What did Marlon Brando do that was so appalling? It wasn't that he didn't attend when he was nominated for his performance in The Godfather (nor could Joan Crawford have Wagged an Admonitory Digit at him for that, as she was famously home in bed the year she won Best Actress for Mildred Pierce). Brando found a young Apache woman names Sacheen Littlefeather to speak on his behalf in case he won. Etiquetteer doesn't say "accept," because Mr. Brando didn't intend to accept the Oscar, but to decline it in an ostentatious way to call attention to the way Native Americans were treated by the film industry:

Needless to say, this provoked outrage in Hollywood and beyond, as did Vanessa Redgrave's acceptance speech a few years later, when she won Best Supporting Actress for Julia. Note her reference to "Zionist hoodlums" at 2:54:

Now, back to Joan Crawford at Town Hall. Later in that wonderful interview, she really summed up well Perfect Propriety for Oscar winners (beginning at 6:41):

"I think people who go on the Academy Awards and . . . oh brother! Just accept and be grateful for the honor, and don't try and get on national television and make your pleas, and never discuss politics or religion."

For those viewing tonight, Etiquetteer wishes you a Perfectly Proper Oscarthon!

A Pre-Valentine's Warning from Etiquetteer, Vol. 13, Issue 19

With St. Valentine's Day on its way tomorrow, Etiquetteer feels it necessary - strictly in the name of Perfect Propriety - to advise you against Popping the Question Publicly. Fictionally we have the example of Vicki Lester and Norman Maine, seen here in the George Cukor film of A Star Is Born:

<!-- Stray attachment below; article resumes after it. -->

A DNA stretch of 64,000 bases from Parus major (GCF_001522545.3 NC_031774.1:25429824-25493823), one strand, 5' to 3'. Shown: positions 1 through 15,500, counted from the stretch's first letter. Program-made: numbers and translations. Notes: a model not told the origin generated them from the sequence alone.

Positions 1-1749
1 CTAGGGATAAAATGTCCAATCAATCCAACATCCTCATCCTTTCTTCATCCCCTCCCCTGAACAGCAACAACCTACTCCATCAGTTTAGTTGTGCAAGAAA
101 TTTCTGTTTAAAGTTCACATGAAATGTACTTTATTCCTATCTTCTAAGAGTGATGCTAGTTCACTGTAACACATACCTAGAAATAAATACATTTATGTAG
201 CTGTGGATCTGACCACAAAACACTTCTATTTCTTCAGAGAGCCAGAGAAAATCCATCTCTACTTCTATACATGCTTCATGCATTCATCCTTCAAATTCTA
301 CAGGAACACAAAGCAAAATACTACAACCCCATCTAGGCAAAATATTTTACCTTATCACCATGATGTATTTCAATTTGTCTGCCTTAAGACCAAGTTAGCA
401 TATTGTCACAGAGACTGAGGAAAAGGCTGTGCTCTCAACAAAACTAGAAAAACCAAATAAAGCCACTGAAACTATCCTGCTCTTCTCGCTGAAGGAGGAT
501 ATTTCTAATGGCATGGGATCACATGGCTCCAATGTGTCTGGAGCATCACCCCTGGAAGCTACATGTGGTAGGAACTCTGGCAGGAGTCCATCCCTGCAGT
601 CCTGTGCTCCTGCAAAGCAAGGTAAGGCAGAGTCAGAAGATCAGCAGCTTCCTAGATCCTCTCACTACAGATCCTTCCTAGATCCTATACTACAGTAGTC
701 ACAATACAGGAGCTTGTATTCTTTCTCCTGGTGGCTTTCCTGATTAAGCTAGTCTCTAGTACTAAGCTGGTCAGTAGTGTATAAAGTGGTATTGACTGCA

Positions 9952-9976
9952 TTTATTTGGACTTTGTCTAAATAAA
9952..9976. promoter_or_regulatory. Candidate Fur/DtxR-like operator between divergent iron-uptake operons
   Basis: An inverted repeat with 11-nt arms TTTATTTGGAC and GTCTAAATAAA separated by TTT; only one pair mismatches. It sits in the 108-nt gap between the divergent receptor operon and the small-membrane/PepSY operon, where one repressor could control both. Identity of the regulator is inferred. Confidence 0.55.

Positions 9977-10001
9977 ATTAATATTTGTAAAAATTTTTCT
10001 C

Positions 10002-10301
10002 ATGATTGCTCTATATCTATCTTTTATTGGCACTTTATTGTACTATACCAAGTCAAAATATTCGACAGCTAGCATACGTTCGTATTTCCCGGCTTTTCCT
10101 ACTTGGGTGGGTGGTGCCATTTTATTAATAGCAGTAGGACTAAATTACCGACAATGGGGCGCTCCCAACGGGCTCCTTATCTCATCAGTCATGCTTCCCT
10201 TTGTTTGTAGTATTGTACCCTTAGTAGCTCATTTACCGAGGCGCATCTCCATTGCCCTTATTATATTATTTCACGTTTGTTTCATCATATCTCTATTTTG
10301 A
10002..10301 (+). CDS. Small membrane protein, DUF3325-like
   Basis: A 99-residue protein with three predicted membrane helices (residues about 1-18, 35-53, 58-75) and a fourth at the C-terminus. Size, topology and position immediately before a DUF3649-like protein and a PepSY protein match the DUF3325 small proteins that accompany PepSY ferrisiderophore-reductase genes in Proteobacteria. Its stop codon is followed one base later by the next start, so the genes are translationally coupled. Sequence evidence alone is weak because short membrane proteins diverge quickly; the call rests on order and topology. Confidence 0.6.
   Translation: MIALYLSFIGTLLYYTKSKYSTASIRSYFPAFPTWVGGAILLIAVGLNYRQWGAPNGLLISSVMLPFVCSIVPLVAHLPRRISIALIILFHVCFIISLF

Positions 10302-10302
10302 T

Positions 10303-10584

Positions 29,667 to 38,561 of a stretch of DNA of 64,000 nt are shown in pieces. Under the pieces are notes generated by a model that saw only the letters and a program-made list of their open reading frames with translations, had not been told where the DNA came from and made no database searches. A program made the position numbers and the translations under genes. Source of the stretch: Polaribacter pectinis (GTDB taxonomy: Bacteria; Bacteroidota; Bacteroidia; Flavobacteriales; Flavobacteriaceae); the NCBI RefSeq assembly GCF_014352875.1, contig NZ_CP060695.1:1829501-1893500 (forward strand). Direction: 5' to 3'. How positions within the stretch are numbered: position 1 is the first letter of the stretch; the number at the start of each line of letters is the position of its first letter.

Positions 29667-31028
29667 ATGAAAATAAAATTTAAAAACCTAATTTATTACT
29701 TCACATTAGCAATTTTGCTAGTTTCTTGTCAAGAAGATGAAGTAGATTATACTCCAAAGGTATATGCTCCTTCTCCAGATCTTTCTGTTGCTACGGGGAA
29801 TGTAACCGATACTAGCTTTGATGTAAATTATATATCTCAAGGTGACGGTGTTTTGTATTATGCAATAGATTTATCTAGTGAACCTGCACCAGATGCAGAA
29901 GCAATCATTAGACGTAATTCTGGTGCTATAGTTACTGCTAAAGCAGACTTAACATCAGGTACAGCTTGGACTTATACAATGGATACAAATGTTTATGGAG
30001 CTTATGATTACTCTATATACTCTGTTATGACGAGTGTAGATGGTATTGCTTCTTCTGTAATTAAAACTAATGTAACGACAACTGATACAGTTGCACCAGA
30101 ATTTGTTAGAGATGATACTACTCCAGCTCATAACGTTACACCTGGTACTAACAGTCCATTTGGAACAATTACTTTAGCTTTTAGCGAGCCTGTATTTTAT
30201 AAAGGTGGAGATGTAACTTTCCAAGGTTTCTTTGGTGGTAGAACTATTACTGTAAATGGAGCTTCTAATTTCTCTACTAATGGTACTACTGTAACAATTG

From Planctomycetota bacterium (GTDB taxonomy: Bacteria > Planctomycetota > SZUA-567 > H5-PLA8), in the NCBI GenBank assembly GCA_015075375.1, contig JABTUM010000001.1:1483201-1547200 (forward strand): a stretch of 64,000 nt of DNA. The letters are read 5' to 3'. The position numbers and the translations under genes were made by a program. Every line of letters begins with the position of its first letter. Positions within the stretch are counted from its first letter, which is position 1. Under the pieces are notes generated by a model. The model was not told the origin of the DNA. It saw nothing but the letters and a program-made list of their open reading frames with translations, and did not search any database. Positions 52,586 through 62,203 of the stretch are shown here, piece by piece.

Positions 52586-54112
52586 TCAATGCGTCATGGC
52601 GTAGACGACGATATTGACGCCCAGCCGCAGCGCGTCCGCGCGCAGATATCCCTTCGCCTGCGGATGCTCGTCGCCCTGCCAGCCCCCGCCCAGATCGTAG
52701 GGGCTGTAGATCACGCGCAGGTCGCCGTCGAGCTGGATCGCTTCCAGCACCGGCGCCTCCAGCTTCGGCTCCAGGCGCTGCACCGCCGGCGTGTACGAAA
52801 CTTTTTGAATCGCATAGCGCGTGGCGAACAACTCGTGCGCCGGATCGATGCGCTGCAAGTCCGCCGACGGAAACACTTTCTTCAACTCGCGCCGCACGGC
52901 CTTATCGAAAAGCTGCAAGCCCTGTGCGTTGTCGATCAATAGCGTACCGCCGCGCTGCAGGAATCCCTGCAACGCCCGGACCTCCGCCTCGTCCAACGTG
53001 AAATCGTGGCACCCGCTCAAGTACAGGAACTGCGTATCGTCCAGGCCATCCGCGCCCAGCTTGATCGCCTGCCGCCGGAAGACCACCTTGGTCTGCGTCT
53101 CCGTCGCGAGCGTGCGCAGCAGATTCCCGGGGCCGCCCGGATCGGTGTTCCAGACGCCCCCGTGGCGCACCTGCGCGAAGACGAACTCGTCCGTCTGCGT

Now you'll notice that the situation was saved beautifully by Our Heroine who, seeing the embarrassment of her beloved, called out "Oh no, that's much too public a proposal to say no to! I accept!" And those who know the story know exactly what that got her . . .

Cruel Reality shows a different outcome:

But if you are really intent on doing this, Etiquetteer has some questions to ask first:

  • How comfortable is your beloved in the spotlight? Are you choosing to propose in public because she likes having attention called to herself, or because you want to call attention to yourself?
  • Are the manner and location of your proposal what you think she might expect of a marriage proposal? (Reviewing that compilation, and recognizing that Etiquetteer might be succumbing to stereotypes, Etiquetteer finds it hard to believe that most women want to entertain proposals of marriage at sporting events or the mall.)
  • Are you 110% sure that your beloved will say yes? And even then, Etiquetteer thinks you should reconsider.
  • Do you have a Graceful Exit planned in the (to you unlikely) event that your proposal is declined? Even if you're 110% sure your beloved will accept, plan one.

Etiquetteer asks these questions not only for your benefit and that of your beloved, but also for the Embarrassed Spectators who, if they don't want to laugh in your face, will want to turn their backs. Please, Etiquetteer begs you, consider your plans very carefully.